Have you looked at your Wikipedia profile?

No I've never looked at it. I don't know what it is. I was raised with wolves.

It's the online encyclopedia that anybody can edit. Your entry says, "Costner was registered as a Republican until the 1996 election, when he changed his registration to Independent. He supported Democratic candidates in the 1992, 1996, 2000, and 2004 Presidential elections; however, he still prefers to be known as a "conservative." What do you think of the fact that that info is out there on the Internet?

Well that's interesting. They're pretty close. I don't prefer to be known as a conservative. I'm not a Republican. I basically was raised in a house that was a Republican house. My politics came out my kitchen table, listening to my parents. I thought the people that protested against the Vietnam war were unpatriotic because my brother was fighting over in Vietnam. I was only 14 years old. As I got time and distance I realized it was just a difference of opinion and their opinion wasn't necessarily wrong. As a person evolves they begin to have their own voice and their own way of thinking. I wasn't ahead of my time.

Why is it that every movie you're in -- whether it's starring Morgan Freeman, Sean Connery, Kelsey Grammer or Nathan Lane -- ends up being a "Kevin Costner" movie?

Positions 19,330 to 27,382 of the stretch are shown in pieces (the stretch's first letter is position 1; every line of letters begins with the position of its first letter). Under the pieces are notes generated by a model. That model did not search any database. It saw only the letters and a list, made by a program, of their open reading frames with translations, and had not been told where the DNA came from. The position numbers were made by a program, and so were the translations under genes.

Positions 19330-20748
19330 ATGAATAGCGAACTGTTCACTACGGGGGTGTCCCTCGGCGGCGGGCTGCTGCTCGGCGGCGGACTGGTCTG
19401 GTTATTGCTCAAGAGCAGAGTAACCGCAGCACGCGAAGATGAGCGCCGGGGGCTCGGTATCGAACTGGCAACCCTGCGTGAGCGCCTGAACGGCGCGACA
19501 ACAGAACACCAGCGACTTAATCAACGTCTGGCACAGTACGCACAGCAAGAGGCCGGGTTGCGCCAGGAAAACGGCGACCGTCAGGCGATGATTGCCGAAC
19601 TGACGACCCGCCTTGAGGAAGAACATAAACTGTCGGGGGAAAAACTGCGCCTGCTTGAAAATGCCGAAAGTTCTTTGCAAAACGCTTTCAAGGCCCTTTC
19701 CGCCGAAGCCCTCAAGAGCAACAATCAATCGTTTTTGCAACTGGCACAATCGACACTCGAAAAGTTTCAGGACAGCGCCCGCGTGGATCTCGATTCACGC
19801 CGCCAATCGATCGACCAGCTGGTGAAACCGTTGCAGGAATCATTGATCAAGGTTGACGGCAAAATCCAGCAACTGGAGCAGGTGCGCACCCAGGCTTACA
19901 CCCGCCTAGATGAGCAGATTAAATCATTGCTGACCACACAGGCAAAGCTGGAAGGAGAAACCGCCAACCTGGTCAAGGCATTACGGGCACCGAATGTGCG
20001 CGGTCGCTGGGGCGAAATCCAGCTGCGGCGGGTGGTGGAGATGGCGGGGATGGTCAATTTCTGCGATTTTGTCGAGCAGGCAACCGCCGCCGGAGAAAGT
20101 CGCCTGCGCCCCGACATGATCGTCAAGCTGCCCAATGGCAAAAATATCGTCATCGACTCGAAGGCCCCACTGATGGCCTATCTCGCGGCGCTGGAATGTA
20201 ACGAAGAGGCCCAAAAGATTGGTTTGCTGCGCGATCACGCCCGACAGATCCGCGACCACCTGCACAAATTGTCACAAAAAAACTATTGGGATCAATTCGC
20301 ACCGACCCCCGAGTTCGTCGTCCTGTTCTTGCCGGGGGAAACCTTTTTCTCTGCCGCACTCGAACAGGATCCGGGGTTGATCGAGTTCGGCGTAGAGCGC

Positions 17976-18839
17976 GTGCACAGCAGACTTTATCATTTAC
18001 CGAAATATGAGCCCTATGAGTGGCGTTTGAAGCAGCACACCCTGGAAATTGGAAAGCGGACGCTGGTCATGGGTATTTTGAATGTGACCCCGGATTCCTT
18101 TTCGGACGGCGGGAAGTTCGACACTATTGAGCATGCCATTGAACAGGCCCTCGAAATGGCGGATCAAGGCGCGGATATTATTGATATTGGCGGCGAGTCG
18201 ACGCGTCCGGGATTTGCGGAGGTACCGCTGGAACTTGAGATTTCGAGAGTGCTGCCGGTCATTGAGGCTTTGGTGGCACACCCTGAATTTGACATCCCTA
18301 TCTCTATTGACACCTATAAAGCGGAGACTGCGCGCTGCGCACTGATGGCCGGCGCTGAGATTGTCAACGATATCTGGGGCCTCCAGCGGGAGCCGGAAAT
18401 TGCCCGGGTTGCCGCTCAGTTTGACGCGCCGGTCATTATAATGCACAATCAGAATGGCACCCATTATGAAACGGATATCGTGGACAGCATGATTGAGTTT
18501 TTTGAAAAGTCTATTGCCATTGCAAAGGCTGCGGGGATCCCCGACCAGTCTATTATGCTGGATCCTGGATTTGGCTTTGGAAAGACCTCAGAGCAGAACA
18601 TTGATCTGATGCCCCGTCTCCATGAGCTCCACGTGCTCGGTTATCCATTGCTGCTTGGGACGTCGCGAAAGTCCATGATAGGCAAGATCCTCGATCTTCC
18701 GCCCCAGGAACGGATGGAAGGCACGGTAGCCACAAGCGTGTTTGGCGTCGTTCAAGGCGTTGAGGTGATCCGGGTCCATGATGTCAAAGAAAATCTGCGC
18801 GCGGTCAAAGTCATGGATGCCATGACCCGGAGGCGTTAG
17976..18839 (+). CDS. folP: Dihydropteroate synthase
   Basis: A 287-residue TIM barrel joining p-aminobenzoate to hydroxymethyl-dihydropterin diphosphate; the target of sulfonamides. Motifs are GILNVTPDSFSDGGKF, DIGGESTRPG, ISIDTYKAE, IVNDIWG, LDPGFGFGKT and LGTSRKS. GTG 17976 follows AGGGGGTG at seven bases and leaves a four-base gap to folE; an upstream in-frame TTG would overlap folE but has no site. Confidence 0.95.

Yeah, in "Open Range" I put Robert Duvall's name first just because I felt that way, but I can't speak to why that is. That's why I always say to people who are really concerned about credit, "Don't worry about your credit. People are going to see the movie and see who's who."

Is it more a blessing or a curse to be the one everybody remembers?

I've had the benefit of being in movies like "Bull Durham" and "Field Of Dreams" that aren't my movies, and yet my name's associated with them like I have the authorship. "Field Of Dreams" was written by Phil Alden Robinson and he deserves so much credit. "Bull Durham" was written by Ron Shelton. It's not Kevin Costner's "Bull Durham." It's Ron Shelton's "Bull Durham."

Ever thought of making Prince Of Thieves 2?

They've asked me to, but I didn't. I said no.

There's an interview with Robert Ebert where you said you wouldn't make any sequels.

No, that's not true. I would be in a sequel if it had a chance of being as good as the first. That's the measuring stick for me. I haven't seen a well-written sequel to any of my movies yet. A studio knows there's money at the end of that rainbow but I don't want to be embarrassed by the second movie, and I don't want to apologize for it and then go make a third one.

You're in a band called "Modern West." Your character sings a song in "Swing Vote" -- did you write that?

Yeah, I co-wrote that. It'll be on the soundtrack and it'll probably be on a CD that's coming out in October. I think the CD's going to be called "Untold Truths."

Working on any new projects?

I've got a horror film coming out sometime called "The New Daughter."